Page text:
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MoT schedule change rears its head again

The Government is still considering a reduction in the frequency of the MoT test to four years after purchasing a new car, then every two years thereafter.

Secretary of State for Transport, Phillip Hammond, believes the quality of new cars means they do not need to be tested as frequently.

He said: “Car technology has come a long way since the 1960s when the MoT regime was introduced. That’s why we think it’s right to check whether we still have the right balance of MoT testing for modern vehicles.”

The Retail Motor Industry has said it will fight and lobby any intention to change the MoT to a 4-2-2 schedule.

The DfT had previously stated in December 2008 that keeping the MoT test annual was appropriate, but launched another review to see if the schedule needed changing again in December 2010.

 

Stuart James, RMI Director, said: “We understand the consumer is seeing the move as a chance to save money on their MoT bills.

“However the savings of as little as £25 a year will only escalate the repair bills that will come with bi-annual testing.

“More and more evidence is being produced to show that record levels of cars and vans are failing their MoTs.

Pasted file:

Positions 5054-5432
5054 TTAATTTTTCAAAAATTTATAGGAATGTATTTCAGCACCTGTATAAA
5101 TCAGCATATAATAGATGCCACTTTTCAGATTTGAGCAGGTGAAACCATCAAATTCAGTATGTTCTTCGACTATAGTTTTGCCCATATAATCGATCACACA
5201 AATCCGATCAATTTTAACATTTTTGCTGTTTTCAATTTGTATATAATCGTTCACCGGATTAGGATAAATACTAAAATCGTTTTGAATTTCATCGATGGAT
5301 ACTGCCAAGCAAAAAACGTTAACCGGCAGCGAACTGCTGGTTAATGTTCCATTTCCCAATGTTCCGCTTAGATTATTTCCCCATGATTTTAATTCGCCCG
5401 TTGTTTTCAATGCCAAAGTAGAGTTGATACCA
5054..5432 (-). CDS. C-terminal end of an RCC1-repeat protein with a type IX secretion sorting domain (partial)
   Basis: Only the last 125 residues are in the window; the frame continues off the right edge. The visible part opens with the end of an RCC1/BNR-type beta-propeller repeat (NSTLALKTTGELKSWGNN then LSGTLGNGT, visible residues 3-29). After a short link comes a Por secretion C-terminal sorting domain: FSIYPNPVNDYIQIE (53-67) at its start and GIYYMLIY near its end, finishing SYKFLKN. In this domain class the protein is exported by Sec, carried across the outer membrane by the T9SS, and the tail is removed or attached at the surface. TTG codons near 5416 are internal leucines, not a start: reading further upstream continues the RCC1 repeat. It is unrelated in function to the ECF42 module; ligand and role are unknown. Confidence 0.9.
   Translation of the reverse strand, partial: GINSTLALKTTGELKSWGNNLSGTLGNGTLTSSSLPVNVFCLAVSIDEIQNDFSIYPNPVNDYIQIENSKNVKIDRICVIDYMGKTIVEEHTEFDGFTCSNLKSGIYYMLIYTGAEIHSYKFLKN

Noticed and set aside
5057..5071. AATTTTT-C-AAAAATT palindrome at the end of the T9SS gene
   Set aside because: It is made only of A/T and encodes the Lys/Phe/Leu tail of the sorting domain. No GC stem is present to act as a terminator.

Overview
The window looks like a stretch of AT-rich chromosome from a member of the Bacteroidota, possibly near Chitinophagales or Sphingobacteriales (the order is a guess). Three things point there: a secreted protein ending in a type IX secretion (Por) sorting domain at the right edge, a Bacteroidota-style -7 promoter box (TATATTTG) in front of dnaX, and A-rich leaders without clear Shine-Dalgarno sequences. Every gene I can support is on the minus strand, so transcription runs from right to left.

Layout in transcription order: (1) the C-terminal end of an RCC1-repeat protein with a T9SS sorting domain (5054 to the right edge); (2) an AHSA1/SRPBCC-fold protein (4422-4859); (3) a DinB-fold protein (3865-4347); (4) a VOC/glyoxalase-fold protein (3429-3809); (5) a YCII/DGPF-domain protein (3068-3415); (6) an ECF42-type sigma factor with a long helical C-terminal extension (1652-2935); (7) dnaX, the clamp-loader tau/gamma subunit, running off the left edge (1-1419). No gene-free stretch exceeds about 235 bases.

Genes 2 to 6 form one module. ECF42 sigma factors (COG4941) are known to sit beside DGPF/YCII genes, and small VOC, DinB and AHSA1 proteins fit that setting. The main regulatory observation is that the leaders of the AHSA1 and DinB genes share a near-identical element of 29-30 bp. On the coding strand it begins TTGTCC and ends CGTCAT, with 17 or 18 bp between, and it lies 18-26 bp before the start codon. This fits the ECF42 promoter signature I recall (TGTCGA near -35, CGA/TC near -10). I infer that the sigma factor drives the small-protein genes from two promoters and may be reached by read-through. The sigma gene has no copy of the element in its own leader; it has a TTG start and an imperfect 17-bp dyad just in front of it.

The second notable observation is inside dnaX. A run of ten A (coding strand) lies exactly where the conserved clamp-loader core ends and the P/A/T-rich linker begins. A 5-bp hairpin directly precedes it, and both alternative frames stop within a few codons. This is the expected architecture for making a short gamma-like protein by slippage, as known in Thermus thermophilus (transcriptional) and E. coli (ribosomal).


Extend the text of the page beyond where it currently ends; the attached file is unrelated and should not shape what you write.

“Maintenance standards are slipping due to the lack of money car users currently have at their disposal. This will in turn have a knock on affect on the safety of road users. This proposal could not come at a worse time for both garage owners and road users.”

The move comes despite warnings from a study published by the Department of Transport in 2008 highlighting that the safety of road users throughout the UK could be seriously undermined by the proposed change to the MoT testing system.

John Ball, RMI MoT chairman, said: “In 2008 the Department for Transport produced a report on this very subject that stated that such a change to the frequency of MoT testing could result in 400 extra road deaths a year.

“However this weekend the The Transport Research Laboratory working on behalf of the Department for Transport sent out a report stating that a change to 4-2-2 would ‘only’ see an extra 16-30 road deaths a year.

“Why has there been such a change in these numbers? We need to know exactly what we are dealing with for the sake of the public’s safety. We are talking about lives being lost as a result of this move.”

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